Research projects funded in 2021 cover a variety of topics and eras: Under the working title “White Roots, Redwoods”, one scholarship-holder researched the kindred spirit of American environmentalists who were seeking to protect coastal redwoods while at the same time worrying with German National Socialists about the decline of the “Nordic race”. Another doctoral student investigated the question of how Germans in the late Middle Ages reacted to the sudden appearance of the Romani. On top of this, several topics relate to Holocaust research, such as a thesis on the internment camps of Jewish refugees from Germany and Austria in Hong Kong and Singapore.

    The fellowship programme not only provides important support for its participants, but also creates a new impetus in transatlantic academic exchange. The West Coast, strong as it is in research, is increasingly shifting its geographic focus towards Asia and Latin America, thereby pushing German and European history into the background – a trend that will have negative repercussions for German-American research cooperation in the long term. The fellowship programme encourages a new meshing of German and American scholarly landscapes while nurturing next-gen scholars on the Pacific Coast.

  • Chair Alfred Grosser
    Chair Alfred Grosser

    The “Chair Alfred Grosser” at University Sciences Po, Paris, has been supported for over seven years now. Professor Elissa Mailänder is in charge of the programme.

    Within the framework of the Alfred Grosser Chair, Sciences Po receives two visiting professors from German universities every year. They can be scholars from any of the humanities and social sciences, teach two courses each and can make use all the research resources available at Sciences Po. The aim is to promote exchange between German and French academics, to support young researchers and to familiarise French students with German research and teaching methods.

    Chairholders often preserve their connection to Sciences Po and/or other French scholars even after their “Grosser Year”, thus contributing to long-term scholarly Franco-German collaboration. Moritz Schularick, for example, President of Kiel Institute for the World Economy and Grosser Visiting Professor 2015/16 remained affiliated with Sciences Po after his stay, being conferred with the prestigious Leibniz Prize in 2022 for his research.

    Most recently, Paul Marx, Chair of Political Science with a concentration on political economy at the University of Bonn, and historian Esther Möller were Alfred Grosser Visiting Professors at the Institut d’Études Politiques in Paris.

    Additional information and application:

  • Bielefeld Debates on Contemporary History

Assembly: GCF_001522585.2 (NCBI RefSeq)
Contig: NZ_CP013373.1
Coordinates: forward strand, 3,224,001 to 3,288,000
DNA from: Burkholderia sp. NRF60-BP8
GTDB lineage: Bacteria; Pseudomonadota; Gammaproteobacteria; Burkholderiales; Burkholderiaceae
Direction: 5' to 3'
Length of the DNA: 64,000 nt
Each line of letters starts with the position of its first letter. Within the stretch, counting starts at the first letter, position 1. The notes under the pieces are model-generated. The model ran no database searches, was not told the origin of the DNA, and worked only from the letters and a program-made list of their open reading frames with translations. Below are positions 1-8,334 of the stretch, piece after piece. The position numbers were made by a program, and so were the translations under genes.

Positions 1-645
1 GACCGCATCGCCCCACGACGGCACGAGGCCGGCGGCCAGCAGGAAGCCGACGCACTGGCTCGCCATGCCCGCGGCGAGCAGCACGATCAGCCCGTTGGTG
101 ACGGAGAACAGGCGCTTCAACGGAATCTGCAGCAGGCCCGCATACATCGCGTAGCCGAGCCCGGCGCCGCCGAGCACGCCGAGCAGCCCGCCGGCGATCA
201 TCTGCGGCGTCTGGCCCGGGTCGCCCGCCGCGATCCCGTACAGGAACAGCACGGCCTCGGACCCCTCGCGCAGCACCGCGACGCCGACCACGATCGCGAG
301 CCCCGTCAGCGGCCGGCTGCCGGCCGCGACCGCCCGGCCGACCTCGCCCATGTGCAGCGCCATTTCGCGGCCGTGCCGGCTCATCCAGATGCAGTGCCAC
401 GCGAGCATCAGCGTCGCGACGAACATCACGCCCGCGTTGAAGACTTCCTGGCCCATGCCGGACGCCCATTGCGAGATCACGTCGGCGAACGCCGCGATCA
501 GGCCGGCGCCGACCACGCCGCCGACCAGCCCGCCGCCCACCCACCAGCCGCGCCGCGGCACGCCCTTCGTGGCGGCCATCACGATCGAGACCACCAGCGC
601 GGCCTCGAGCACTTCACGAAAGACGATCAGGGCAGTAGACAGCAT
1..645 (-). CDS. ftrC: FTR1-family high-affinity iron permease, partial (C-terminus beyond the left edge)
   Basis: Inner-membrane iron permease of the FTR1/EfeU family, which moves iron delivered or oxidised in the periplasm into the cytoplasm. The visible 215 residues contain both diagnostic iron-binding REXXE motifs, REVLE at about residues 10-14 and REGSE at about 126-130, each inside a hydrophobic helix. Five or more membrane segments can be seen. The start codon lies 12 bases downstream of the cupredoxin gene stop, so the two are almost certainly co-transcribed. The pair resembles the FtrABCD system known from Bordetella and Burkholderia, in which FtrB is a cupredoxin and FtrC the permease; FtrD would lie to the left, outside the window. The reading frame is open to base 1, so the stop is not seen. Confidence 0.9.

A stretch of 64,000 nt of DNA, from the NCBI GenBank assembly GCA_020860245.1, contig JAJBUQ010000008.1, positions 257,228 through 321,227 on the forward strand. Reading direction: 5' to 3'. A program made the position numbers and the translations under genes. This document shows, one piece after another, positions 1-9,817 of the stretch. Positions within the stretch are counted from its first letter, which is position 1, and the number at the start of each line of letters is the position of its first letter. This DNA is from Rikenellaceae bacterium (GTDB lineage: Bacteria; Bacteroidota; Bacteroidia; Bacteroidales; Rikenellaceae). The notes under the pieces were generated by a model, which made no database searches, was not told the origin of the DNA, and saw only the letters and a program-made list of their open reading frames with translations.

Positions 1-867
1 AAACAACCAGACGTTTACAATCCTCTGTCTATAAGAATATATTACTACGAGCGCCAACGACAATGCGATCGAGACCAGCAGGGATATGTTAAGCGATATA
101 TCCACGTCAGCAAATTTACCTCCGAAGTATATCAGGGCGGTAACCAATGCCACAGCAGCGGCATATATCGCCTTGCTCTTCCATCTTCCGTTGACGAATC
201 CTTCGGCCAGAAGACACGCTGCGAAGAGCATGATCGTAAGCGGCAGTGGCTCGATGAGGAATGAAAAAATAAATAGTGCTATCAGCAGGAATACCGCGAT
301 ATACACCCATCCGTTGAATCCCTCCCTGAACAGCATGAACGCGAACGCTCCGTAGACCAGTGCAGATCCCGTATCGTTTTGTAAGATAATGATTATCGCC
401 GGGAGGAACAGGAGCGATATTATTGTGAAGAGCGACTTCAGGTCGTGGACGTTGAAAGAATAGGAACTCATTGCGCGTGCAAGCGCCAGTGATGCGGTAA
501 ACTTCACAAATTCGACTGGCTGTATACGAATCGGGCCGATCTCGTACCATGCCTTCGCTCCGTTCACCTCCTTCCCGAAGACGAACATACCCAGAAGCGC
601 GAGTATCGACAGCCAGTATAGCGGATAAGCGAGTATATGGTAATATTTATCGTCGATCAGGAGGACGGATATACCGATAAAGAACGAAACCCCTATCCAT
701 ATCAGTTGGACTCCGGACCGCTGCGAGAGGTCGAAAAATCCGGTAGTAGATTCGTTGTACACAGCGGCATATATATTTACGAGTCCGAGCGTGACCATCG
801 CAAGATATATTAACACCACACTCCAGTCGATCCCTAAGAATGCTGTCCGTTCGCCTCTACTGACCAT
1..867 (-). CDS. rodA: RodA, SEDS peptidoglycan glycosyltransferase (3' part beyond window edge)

Bielefeld Debates on Contemporary History

    The “Bielefeld Debates on Contemporary History” (BDZ) address key topics and controversies in contemporary history, discussing these from many different angles and expanding on them with new perspectives. Along the lines of contemporary history research with an eye on the present, they are devoted to problem contexts that have recently played a pivotal role in science, society and politics – in a national as well as transnational framework. At the nexus of research, teaching and the public, they tie in with the lively debate tradition cultivated in Bielefeld’s historical studies and are intended not only to invigorate internal academic discussions, but also to deepen the social exchange. Launched in 2020, the series established a format yet to exist in this form in the German-speaking world. The talks are to be subsequently published in the series “Vergangene Gegenwart. Debatten zur Zeitgeschichte” (“The Past in the Present: Debates on Contemporary History”).

    On 11 February 2021, in an introduction by Prof. Morina and two talks, BDZ II addressed the topic of “Anti-Semitism and Racism. Conjunctures and Controversies since 1945”. At the Bielefeld ZiF, Prof. Stefanie Schüler-Springorum (Berlin) and Prof. Ulrich Herbert (Freiburg), in a first discussion moderated by Prof. Morina, put the contemporary historical debate on anti-Semitism and racism in a historical context. The second discussion between Prof. Teresa Koloma Beck (Hamburg) and Dr. Max Czollek (Berlin), moderated by Dr. Amir Theilhaber, homed in on current academic, social and political discourses surrounding anti-Semitism and racism.

    The BDZ III took place on 27 January 2023 and was dedicated to the topic of “The Future of Memory of the Nationalist-Socialist Era. History as societal self-understanding”. At the outset, Ulrike Jureit (Hamburg) and Bill Niven (Nottingham) presented their views regarding “Contemporary historical perspectives on how Germans have dealt with National Socialism since 1945”. The present and future of the public memory of National Socialism was the subject of a discussion with Natan Sznaider (Tel Aviv) and Ahmad Mansour (Berlin) moderated by Anna Strommenger.

    Additional information: